Europe’s Naughtiest Campaign Ads
As Europe's parliamentary elections come to a close, the continent's spin doctors are hoping that sex sells
The ad isn’t exactly subtle. Blurred shapes of a man and a woman move behind a frosted window, as the sounds of sex and gentle guitar music play in the background. After roughly a minute, the words appear, “For a European association at every level”—from the government to the bedroom.
The advertisement for the European parliamentary elections, which end on Sunday, is the work of Germany’s satirical national party, Die Partei. In the last German election, this team of Stephen Colbert-like figures received a small fraction of the vote, and now they’re taking their mock campaign across the continent. Around Berlin, for instance, they’ve been posting campaign ads on lamp posts and walls that read, “Hands off German titties! No to the EU-Norm-Breast! Yes to Europe, no to Europe! Die Partei.”
In this election, however, the racy ads aren’t just coming from satirists; more than a few parties have put out ads that look more like something from The Onion than from a sober, serious campaign. There’s a Czech video that promotes sex breaks at work and a Danish cartoon that tries to entice youth voters with a dolphin-riding, hipster-decapitating sex maniac. In Germany, there’s even a word for it, sex-wahlspot, which translates to “sex election ad.” Go figure.
One reason for the risqué and ridiculous advertisements? Though some 382 million people are expected to vote to fill the 751 seats in the European Parliament, in some countries at least, there’s a sense of apathy, even boredom surrounding the campaign. “Once we have a place in the European Parliament, we will sit down and think about how we transform this continent,” said Martin Sonneborn, the satirical Die Partei candidate, in an interview with a Berlin newspaper. “One thing I can promise: It will not be worse.”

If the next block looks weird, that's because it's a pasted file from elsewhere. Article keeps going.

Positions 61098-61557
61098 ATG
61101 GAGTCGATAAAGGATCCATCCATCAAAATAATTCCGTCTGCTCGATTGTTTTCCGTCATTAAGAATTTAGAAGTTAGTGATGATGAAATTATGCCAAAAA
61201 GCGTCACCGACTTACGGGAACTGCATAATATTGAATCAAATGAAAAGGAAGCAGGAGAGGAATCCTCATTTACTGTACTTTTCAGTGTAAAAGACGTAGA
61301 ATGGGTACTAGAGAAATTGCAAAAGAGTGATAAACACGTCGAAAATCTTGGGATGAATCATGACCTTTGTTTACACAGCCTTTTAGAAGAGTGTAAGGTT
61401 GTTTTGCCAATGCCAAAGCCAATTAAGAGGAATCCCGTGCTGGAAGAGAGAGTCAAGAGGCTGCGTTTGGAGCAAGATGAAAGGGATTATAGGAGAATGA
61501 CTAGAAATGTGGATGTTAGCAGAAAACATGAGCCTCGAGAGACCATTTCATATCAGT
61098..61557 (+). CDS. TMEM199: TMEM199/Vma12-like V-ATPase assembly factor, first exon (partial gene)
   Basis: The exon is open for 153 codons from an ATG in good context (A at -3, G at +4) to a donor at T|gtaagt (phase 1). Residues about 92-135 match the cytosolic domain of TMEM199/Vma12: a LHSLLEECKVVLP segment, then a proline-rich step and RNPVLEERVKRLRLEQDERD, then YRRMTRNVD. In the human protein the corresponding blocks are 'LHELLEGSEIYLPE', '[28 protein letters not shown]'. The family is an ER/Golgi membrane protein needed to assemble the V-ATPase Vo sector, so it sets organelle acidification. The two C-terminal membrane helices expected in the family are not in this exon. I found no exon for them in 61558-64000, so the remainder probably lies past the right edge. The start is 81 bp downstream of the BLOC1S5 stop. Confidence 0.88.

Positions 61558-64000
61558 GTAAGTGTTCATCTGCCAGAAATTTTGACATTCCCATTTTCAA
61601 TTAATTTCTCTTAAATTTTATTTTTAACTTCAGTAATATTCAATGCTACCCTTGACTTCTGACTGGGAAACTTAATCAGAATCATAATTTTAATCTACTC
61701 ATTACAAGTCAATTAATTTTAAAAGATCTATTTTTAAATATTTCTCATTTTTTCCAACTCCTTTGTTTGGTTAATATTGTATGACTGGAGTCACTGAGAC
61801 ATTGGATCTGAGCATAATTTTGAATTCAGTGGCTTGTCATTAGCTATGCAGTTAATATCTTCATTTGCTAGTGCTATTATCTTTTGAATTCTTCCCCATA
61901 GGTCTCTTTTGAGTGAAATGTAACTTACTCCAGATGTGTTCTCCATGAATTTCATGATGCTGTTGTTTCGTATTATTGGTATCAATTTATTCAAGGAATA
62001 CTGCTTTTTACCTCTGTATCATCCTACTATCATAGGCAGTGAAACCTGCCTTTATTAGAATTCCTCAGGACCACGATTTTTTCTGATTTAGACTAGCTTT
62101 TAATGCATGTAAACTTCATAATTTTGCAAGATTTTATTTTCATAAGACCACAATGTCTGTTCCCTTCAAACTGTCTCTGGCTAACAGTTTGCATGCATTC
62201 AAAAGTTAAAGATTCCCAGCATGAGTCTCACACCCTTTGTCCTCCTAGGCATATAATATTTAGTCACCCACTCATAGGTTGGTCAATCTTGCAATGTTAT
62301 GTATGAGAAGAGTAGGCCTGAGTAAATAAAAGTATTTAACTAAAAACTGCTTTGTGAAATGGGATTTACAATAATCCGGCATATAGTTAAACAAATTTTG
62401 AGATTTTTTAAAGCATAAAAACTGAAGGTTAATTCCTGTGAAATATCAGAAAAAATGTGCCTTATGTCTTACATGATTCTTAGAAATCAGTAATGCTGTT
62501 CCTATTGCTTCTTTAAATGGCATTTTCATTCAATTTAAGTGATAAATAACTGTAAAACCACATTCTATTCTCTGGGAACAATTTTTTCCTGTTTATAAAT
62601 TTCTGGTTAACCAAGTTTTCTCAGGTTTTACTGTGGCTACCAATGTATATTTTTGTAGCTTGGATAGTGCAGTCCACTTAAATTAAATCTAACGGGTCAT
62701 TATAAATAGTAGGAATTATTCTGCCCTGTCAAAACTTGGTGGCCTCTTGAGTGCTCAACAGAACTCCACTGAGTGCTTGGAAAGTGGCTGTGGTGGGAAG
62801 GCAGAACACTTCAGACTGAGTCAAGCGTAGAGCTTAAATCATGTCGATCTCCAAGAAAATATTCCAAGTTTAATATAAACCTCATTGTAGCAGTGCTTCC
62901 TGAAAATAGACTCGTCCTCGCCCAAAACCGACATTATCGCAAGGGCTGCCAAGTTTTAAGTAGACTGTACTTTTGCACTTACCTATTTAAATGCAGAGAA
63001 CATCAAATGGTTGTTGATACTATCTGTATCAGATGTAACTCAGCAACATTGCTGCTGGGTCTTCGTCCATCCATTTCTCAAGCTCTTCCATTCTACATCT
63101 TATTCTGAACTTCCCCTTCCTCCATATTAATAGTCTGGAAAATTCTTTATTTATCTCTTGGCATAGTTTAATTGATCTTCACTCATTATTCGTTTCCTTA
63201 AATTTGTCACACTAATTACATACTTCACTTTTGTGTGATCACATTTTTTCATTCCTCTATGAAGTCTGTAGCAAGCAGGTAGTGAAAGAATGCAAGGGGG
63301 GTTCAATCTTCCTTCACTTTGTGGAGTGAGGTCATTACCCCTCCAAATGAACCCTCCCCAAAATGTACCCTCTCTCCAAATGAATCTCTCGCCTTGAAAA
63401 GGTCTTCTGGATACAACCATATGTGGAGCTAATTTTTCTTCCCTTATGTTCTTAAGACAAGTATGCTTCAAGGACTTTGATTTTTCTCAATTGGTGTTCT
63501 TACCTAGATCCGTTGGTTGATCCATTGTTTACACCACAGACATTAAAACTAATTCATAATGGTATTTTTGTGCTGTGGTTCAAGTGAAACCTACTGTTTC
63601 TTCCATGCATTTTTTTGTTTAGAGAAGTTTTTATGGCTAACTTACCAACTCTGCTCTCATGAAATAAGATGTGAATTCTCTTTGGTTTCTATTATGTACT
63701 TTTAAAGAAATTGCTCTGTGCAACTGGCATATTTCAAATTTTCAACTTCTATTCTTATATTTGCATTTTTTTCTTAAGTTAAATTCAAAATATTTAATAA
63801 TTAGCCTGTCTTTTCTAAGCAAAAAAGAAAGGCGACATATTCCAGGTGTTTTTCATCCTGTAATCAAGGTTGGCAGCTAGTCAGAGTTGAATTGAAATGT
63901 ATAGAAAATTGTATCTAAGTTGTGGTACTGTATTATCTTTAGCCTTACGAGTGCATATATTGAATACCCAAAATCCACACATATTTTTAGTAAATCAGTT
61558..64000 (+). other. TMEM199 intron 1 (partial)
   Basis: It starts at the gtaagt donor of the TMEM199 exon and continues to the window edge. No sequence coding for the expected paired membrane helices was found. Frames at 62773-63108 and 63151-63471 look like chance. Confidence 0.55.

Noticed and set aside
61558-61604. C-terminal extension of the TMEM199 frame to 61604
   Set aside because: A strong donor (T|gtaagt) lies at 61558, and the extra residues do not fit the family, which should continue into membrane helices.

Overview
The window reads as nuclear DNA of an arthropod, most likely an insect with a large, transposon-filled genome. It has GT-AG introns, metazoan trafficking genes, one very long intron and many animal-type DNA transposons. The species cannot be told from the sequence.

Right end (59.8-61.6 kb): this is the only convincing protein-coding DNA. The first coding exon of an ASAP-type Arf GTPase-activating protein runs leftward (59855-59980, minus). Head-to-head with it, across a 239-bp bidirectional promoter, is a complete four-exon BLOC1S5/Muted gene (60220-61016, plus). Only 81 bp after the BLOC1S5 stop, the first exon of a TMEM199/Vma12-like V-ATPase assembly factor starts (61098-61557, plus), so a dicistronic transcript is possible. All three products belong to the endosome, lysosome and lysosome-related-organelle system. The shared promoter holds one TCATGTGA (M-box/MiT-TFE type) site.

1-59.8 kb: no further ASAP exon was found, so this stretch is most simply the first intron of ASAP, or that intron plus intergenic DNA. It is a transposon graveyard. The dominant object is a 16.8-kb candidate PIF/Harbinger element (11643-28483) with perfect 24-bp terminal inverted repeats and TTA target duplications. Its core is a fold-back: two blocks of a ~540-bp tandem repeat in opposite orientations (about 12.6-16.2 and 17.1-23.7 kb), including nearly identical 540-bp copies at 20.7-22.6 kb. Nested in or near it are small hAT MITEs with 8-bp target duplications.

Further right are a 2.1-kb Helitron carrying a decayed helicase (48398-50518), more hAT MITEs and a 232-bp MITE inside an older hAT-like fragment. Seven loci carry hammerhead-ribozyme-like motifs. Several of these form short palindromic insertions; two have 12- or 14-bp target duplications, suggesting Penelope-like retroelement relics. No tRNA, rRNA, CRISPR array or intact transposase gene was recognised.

This campaign isn’t the first time that European spin doctors have dabbled in sexy political ads. Austria’s Green Party put out an advertisement at the end of last year promoting equality that featured some steamy bedroom scenes. And back in 2009, Libertas—a now defunct Irish political party—put out photos of a model painted in blue with stars on her nipples holding a sign that read, “We demand exposure.”
The latest sexy election ad to make headlines is a 51-second video by the youth group of the Czech Social Democrats, which shows a blond woman who disappears into a back room for a sex break at work. Ostensibly, the video was meant to promote the party’s employment platform, though at least some critics found it offensive.
The controversial spot followed a deeply NSFW video put out by the Danish Parliament, which was trying to get young voters interested in the election. The video featured a badass, vengeful character called Voteman who, in grindhouse style, rides dolphins from his seaside lair to kick the crap out of non-voting hipsters. As one of the ad’s creators said in an interview: “If you really think it’s important to get first-time voters, and you have done everything else, then you have to be prepared to do something different.”
It remains to be seen whether doing something different is a turn-on or a turn-off.